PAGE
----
The presentation and following discussion drew from my guidebook Ecology of Story and I used many examples from a wide range of literature to overview topics covered in the book, such as:

  • Place as character & archetype
  • Place as metaphor (personification, symbols, allegory)
  • Place and first impressions (openings)
  • Place and emotion (over time and by POV)
  • Place through the senses
  • Place as environmental force (including climate change)

We also discussed how characters connect with their environment and I introduced the metaphoric connection between the Mi’kmaq and the white pine forests in Annie Proulx’s Barkskins, among others.

I concluded the presentation with a discussion on the “paradox in the details”: the more specific description is, the more universal its appeal. This is because the details can establish relevance and realism to the scene and the POV character experiencing them. Vagueness and lack of tangibility are avoided through specificity. The key, however, is to use details that resonate with the theme and tone of the book: as metaphor. Details as metaphor is what you want to achieve.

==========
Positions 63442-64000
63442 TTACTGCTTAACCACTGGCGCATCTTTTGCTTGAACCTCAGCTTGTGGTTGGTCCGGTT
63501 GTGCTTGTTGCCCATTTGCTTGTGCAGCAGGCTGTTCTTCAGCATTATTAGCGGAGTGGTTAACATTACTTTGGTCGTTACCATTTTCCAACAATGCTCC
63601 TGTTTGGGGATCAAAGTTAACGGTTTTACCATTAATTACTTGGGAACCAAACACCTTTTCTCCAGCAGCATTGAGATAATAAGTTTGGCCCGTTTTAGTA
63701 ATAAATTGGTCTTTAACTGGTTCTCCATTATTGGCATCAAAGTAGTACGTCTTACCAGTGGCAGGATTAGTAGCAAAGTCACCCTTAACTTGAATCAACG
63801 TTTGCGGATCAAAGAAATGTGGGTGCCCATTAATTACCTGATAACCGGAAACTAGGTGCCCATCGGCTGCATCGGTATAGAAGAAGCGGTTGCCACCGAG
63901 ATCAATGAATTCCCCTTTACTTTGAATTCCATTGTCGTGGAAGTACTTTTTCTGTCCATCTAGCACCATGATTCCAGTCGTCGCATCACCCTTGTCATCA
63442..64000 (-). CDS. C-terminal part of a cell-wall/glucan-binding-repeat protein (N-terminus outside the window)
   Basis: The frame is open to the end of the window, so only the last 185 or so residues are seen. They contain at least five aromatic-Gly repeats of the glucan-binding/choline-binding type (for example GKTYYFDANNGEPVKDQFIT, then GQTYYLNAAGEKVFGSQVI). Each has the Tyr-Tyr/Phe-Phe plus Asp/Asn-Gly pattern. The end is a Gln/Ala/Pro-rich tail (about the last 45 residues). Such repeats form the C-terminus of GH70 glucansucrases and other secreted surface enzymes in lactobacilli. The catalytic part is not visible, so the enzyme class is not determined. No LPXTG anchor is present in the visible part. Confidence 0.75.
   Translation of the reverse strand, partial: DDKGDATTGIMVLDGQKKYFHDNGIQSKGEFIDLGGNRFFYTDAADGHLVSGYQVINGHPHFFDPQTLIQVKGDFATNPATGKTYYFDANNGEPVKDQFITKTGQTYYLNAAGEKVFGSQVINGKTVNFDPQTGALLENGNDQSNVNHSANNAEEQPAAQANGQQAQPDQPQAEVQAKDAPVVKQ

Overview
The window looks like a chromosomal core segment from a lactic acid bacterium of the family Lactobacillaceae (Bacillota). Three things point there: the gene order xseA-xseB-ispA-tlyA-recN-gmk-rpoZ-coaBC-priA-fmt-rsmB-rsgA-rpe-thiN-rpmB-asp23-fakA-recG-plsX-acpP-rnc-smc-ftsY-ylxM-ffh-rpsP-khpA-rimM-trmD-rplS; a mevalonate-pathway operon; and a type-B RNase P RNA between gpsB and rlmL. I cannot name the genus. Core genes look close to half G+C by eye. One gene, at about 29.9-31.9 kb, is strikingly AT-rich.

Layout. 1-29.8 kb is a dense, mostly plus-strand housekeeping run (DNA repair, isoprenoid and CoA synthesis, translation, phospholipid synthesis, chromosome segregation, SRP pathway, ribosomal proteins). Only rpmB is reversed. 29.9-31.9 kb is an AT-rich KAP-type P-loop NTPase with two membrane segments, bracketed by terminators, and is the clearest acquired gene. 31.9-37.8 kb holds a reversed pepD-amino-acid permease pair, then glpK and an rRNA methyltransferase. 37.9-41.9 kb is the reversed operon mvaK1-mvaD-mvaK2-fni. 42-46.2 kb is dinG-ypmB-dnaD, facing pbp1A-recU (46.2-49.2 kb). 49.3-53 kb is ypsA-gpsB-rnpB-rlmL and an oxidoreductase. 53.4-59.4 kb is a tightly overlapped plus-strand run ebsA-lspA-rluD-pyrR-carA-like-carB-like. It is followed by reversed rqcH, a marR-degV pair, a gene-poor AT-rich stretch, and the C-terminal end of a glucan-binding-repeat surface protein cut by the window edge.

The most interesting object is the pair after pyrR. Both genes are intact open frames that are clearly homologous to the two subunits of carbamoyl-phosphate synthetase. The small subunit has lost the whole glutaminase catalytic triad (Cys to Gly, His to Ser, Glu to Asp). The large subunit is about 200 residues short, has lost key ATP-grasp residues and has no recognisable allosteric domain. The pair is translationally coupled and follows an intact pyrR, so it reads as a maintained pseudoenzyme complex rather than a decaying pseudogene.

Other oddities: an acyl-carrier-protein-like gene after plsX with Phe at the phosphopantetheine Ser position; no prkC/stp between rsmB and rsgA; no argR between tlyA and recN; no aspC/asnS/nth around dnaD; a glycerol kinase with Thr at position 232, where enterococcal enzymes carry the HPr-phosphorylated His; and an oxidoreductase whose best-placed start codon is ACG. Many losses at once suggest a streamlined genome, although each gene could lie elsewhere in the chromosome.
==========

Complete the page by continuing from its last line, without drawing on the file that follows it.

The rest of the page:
Because, as Ray Bradbury once told me, “everything in story is metaphor.” 

The Ecology of Story: World as Character is presented in two parts.

Part 1 provides a comprehensive summary of the science of ecology, the study of relationships, and links to useful metaphor.

Part 2 discusses world and place in story. Here I discuss how the great writers have successfully integrated place with theme, character and plot to create a multi-layered story with depth and meaning. Part 2 also contains several writing exercises and detailed case studies.

Nina Munteanu is a Canadian ecologist / limnologist and novelist. She is co-editor of Europa SF and currently teaches writing courses at George Brown College and the University of Toronto. Visit www.ninamunteanu.ca for the latest on her books. Nina’s bilingual “La natura dell’acqua / The Way of Water” was published by Mincione Edizioni in Rome. Her non-fiction book “Water Is…” by Pixl Press(Vancouver) was selected by Margaret Atwood in the New York Times ‘Year in Reading’ and was chosen as the 2017 Summer Read by Water Canada. Her novel “A Diary in the Age of Water” was released by Inanna Publications (Toronto) in June 2020.